Diction is the word choice that an author makes. An author’s diction can shape the tone or mood of their writing.

  • Mood is the feeling that the author is trying to communicate to the reader.
  • Tone is how the author’s words make the reader feel.

For example, If an author writes “The sky is blue,” the tone could be interpreted as positive or negative based on the mood of the rest of the text.

If the author writes “I am so excited to go on vacation,” the tone is positive.

If the author writes “I can’t believe I have to work on vacation,” the tone is negative.

You will need to be able to identify the author’s tone and mood based on their word choice.

Run-On Sentences

A run-on sentence is two or more complete sentences that are incorrectly joined together. There are three main ways to fix a run-on sentence.

The first way is to use a period between the two complete sentences.

For example, I have a cat his name is Mittens.

This sentence is a run-on because it is two complete sentences that are incorrectly joined together. It can be fixed by adding a period between the two sentences:

I have a cat. His name is Mittens.

The second way to fix a run-on sentence is to use a comma and a conjunction.

For example, I have a cat, and his name is Mittens.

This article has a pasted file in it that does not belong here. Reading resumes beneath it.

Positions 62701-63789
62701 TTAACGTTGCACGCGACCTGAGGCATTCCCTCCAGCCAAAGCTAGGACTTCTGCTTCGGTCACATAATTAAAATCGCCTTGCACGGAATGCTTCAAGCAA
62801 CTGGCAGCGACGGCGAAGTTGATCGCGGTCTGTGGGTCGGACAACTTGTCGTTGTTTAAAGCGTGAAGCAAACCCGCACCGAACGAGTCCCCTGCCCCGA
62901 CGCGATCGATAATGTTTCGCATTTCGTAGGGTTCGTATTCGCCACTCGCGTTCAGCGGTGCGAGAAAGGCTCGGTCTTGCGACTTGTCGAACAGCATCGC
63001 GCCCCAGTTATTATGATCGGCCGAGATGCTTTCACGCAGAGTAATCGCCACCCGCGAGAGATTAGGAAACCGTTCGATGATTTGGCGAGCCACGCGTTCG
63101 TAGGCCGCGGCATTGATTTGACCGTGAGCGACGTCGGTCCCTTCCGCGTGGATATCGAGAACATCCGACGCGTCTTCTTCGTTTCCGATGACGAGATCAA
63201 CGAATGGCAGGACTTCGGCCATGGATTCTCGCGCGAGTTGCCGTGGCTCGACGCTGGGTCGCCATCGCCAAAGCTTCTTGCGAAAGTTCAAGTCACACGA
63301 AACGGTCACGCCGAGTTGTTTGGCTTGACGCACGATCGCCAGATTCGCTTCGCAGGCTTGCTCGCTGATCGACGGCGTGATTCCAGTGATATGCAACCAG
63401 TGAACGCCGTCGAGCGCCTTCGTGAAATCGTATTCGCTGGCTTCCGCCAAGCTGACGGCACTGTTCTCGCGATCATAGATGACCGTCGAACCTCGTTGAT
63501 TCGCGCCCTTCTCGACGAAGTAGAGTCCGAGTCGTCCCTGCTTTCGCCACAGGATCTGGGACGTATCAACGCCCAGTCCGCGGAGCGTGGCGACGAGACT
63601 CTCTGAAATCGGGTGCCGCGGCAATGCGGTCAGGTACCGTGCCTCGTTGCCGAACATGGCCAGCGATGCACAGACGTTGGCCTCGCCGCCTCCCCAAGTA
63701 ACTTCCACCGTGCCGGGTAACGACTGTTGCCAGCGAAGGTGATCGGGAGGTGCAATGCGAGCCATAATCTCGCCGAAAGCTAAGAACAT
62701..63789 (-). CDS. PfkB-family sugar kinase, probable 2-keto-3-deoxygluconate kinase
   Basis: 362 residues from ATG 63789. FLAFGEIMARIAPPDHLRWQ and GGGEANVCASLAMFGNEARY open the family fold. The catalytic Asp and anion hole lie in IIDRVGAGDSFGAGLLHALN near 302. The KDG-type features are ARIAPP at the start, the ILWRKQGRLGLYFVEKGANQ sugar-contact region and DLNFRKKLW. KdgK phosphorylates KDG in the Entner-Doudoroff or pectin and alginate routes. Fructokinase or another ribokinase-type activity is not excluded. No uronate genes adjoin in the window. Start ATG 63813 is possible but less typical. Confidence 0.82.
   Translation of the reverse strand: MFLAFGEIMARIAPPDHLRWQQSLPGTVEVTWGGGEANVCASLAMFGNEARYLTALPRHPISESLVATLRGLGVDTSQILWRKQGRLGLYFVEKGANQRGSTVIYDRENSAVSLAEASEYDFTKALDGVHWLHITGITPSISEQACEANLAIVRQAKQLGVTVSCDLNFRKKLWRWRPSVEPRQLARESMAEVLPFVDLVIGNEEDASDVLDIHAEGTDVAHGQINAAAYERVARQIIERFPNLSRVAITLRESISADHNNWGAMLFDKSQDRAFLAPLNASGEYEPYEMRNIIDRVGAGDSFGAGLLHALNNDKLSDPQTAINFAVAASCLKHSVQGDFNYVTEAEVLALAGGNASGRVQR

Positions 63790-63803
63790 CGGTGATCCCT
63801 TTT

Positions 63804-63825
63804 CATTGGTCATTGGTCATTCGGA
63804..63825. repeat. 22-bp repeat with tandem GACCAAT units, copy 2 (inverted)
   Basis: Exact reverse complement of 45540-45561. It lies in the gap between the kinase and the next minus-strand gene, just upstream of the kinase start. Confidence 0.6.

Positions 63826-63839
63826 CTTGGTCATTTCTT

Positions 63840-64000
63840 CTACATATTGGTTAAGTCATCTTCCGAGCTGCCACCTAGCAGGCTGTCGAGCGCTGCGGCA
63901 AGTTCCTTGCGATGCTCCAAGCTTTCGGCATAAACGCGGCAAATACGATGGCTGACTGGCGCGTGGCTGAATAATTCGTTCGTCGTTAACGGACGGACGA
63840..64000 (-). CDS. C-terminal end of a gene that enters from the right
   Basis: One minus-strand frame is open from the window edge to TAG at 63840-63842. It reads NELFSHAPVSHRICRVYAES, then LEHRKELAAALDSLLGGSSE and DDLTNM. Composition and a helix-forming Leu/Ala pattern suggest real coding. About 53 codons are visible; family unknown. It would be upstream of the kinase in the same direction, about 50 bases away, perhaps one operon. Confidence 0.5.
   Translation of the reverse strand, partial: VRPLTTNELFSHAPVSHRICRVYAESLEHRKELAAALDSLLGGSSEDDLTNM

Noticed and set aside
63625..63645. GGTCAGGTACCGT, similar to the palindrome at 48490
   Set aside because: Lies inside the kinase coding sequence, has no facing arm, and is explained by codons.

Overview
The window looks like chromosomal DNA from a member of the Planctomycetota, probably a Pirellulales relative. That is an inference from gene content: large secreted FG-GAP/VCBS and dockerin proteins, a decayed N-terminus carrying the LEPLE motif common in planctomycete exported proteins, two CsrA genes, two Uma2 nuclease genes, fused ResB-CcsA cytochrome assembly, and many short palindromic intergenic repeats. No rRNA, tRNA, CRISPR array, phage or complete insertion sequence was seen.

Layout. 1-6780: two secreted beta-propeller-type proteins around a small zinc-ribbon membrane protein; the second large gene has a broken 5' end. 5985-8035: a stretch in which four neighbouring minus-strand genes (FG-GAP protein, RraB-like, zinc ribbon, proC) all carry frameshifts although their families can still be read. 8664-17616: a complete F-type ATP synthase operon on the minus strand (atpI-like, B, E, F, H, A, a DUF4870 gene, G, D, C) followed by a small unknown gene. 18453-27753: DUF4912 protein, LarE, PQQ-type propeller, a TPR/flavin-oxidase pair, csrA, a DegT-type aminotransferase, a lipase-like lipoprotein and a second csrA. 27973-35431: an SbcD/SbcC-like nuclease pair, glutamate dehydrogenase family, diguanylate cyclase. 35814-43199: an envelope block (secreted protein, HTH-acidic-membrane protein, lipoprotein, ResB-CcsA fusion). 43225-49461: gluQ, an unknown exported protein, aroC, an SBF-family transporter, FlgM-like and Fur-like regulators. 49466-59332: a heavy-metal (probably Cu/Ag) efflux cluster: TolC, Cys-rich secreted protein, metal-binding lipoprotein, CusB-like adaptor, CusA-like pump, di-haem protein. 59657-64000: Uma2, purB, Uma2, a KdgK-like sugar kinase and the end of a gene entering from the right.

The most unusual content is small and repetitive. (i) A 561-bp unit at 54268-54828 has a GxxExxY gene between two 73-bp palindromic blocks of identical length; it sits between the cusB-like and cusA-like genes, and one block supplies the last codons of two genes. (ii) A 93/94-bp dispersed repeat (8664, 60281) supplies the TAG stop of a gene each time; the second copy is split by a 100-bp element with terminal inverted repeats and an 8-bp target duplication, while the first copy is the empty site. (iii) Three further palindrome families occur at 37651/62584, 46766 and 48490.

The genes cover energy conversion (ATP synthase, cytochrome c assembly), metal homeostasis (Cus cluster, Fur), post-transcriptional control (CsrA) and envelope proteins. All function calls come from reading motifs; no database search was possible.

In this sentence, the comma is used to join the two complete sentences, and the conjunction “and” is used to signal that the second part of the sentence is related to the first.

The third way to fix a run-on sentence is to use a semicolon.

For example, I have a cat; his name is Mittens.

In this sentence, the semicolon is used to join the two complete sentences.

You will need to be able to identify run-on sentences and fix them using the appropriate punctuation.

Evaluate if Language Meets the Needs of an Audience for a Provided Rhetorical Context

Identifying a Narrator's Setting or Scenario

When you are reading a text, it is important to be able to identify the narrator’s setting or scenario. The setting is the time and place of the story, and the scenario is the series of events that make up the story.

For example, “It was a dark and stormy night” is a setting.

“The boy was walking home from school when he saw a cat in the tree” is a scenario.

When you are reading these passages, you may need to ask yourself these questions:

  1. Who is telling the story?
  2. When and where is the story taking place?
  3. What series of events make up the story?
  4. Who is the attended audience?
  5. What is the author’s style?

Revising Language for Style, Tone, and Register Formal Language

Formal language is the kind of language that is used in a formal setting, such as a classroom or a business meeting. Formal language is usually more precise and less personal than other kinds of language.

For example, “What is your name?” is a formal way to ask someone their name.

“What’s your name, dude?” is a less formal way to ask someone their name.

Tone of formal language tends to be serious and neutral. So writings that include humorous and ironic text would not be considered formal.

Informal Language